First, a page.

Notebook: September 2021

News briefs from across the industry and beyond. This month’s articles include: AAFP End of life toolkit, Turning back the clock on a severe vision disorder, Canine cognitive dysfunction; Study examines dog pain sensitivity; Zoetis announces FDA approval of Simparica; AAPA pet products survey; AVMF, Merck offer COVID support; Nevada passes veterinary cannabis law; USPS releases dog bite statistics; AVMA donations

Study Links Periodontal Health and Canine Cognitive  Dysfunction

In a recent study published in Open Veterinary Journal, researchers Curtis Wells Dewey of Elemental Pet Vets and Mark Rishniw, BVSc, MS, PhD, DACVIM, of the College of Veterinary Medicine at Cornell University found data that suggests that periodontal health may be related to the mental problems associated with canine cognitive dysfunction (CCD).

Researchers used photographs of aging dogs with known CCD as well as a control group, along with owner questionnaires and veterinarian evaluations, and found data suggesting that the older dogs with CCD tended to show worse levels of periodontal disease than similarly aged dogs without CCD. The data also indicated that the degree of cognitive dysfunction tended to correlate positively with the degree of gum disease. This seems to be in line with research on humans, which showed that periodontal disease is a risk factor for the development of Alzheimer’s disease.

They related that while a cause-and-effect relationship between periodontal disease and cognitive impairment cannot be ascertained from this preliminary study, they established a link between these two disorders that warrants further investigation using more stringent criteria for evaluating both periodontal disease and cognitive dysfunction.

Donate Books, Journals, and Supplies

NB2.jpgThe American Veterinary Medical Association reports that veterinarians and students in foreign countries can make use of the unused textbooks, journals, instruments, equipment, and other supplies cluttering many veterinary clinics in the United States. They maintain a list of individuals and organizations that collect contributions for various countries and advise that potential donors should call or email contacts on the list directly. Individuals or organizations that collect contributions may inquire about being added to the list by emailing [email protected].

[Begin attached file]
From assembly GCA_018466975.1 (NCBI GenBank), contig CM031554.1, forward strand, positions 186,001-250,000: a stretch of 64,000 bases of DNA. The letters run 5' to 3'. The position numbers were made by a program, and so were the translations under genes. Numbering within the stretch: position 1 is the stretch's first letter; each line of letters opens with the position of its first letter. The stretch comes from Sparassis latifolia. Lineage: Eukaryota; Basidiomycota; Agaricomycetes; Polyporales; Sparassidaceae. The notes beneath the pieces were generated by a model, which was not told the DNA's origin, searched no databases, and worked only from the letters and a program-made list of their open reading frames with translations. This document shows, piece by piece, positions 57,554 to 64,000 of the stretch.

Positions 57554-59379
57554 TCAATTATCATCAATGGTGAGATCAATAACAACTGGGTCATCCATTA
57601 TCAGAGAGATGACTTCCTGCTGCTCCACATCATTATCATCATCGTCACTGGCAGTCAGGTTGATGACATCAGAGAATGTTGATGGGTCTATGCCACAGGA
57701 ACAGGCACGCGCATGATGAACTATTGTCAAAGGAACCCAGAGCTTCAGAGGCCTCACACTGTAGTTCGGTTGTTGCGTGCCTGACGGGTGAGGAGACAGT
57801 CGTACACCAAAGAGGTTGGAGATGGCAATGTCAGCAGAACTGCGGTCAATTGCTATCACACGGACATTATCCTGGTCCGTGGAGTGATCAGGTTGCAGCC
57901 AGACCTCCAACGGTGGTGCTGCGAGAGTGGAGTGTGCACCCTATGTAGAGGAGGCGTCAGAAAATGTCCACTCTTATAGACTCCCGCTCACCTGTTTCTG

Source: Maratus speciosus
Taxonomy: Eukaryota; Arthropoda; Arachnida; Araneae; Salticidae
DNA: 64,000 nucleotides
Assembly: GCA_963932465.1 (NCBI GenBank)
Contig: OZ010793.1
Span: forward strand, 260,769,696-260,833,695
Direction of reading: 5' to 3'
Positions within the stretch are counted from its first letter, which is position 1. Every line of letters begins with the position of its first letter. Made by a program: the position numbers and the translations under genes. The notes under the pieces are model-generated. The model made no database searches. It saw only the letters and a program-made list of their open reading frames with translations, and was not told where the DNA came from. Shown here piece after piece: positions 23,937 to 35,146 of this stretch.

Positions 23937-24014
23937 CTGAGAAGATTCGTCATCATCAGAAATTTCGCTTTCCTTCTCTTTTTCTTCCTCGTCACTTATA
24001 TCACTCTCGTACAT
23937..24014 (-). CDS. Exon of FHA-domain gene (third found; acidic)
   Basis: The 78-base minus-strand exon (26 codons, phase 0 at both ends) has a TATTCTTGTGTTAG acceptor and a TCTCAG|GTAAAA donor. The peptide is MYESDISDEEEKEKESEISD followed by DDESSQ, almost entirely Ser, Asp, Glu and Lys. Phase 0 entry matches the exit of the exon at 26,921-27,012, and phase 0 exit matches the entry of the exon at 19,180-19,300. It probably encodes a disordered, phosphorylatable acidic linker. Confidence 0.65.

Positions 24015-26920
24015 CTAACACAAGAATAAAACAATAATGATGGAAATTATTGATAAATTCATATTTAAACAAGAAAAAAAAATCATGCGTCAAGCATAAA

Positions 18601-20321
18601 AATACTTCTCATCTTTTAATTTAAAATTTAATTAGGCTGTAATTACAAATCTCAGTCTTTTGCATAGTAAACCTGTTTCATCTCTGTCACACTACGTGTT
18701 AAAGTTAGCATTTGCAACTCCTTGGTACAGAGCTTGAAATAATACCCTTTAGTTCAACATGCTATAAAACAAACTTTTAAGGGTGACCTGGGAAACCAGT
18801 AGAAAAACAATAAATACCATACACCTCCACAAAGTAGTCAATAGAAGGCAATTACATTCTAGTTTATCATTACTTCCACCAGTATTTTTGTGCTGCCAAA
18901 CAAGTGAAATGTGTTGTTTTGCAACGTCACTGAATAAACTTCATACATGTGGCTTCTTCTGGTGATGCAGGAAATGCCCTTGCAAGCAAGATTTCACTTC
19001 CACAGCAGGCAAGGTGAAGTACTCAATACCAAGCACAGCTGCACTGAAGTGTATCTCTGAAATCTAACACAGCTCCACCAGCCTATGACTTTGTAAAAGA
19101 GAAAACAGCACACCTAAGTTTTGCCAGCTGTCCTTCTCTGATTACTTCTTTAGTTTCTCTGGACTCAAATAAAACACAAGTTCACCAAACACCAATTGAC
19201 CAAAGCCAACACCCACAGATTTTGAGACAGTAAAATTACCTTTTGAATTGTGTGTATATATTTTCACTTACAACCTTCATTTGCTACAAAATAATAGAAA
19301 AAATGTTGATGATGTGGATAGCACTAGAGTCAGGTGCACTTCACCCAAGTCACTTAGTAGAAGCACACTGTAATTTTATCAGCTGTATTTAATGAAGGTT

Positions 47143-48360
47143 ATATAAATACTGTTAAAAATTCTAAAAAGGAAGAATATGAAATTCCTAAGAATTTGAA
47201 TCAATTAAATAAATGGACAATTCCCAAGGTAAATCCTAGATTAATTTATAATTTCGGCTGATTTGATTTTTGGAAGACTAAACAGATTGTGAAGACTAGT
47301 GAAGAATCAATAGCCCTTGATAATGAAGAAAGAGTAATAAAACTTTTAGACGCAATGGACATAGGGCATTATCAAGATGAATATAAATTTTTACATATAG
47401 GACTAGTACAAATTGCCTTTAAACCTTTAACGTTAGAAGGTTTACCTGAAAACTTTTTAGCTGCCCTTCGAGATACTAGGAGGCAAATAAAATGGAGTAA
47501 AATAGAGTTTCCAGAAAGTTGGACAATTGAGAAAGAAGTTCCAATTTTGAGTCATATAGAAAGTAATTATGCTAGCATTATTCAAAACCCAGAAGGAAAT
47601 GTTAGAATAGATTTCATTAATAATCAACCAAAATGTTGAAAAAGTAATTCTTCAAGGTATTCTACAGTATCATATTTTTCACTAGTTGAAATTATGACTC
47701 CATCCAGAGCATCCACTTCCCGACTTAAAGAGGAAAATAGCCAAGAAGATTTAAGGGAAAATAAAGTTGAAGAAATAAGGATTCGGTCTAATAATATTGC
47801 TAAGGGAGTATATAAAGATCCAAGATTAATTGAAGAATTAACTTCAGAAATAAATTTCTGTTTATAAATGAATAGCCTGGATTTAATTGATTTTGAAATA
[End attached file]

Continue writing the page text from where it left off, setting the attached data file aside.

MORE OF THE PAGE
For more information, visit


“Simplify, slow down, be kind. And don’t forget to have art in your life—music, paintings, theater, dance, and sunsets.”

­Eric Carle, writer, illustrator, designer

American Pet Products Association Releases Pet Owners Survey

NB3.jpgThe American Pet Products Association (APPA) reports that the latest edition of the APPA National Pet Owners Survey reveals significant post-pandemic changes for the pet care industry. They report that the industry set a new benchmark in 2020, generating over $100 billion in annual sales in the US, and that they project growth of 5.8% for the coming year, well above the historical average of 3–4%. Key findings from the 2021–2022 study include:

  • Pet spending increased during the past year, with 35% of pet owners stating they spent more on their pet/pet supplies—including food, wellness-related products, and other pet care items—in the last 12 months than in the preceding year.
  • Fourteen percent of total respondents (pet owners and non–pet owners) obtained a new pet during the pandemic. Additionally, at least one in four new pet owners shared that their recent pet acquisition— including saltwater fish (60%), dogs (47%), birds (46%), small animals (46%), cats (40%), freshwater fish (34%), reptiles (27%), and horses (27%)—was influenced by the pandemic.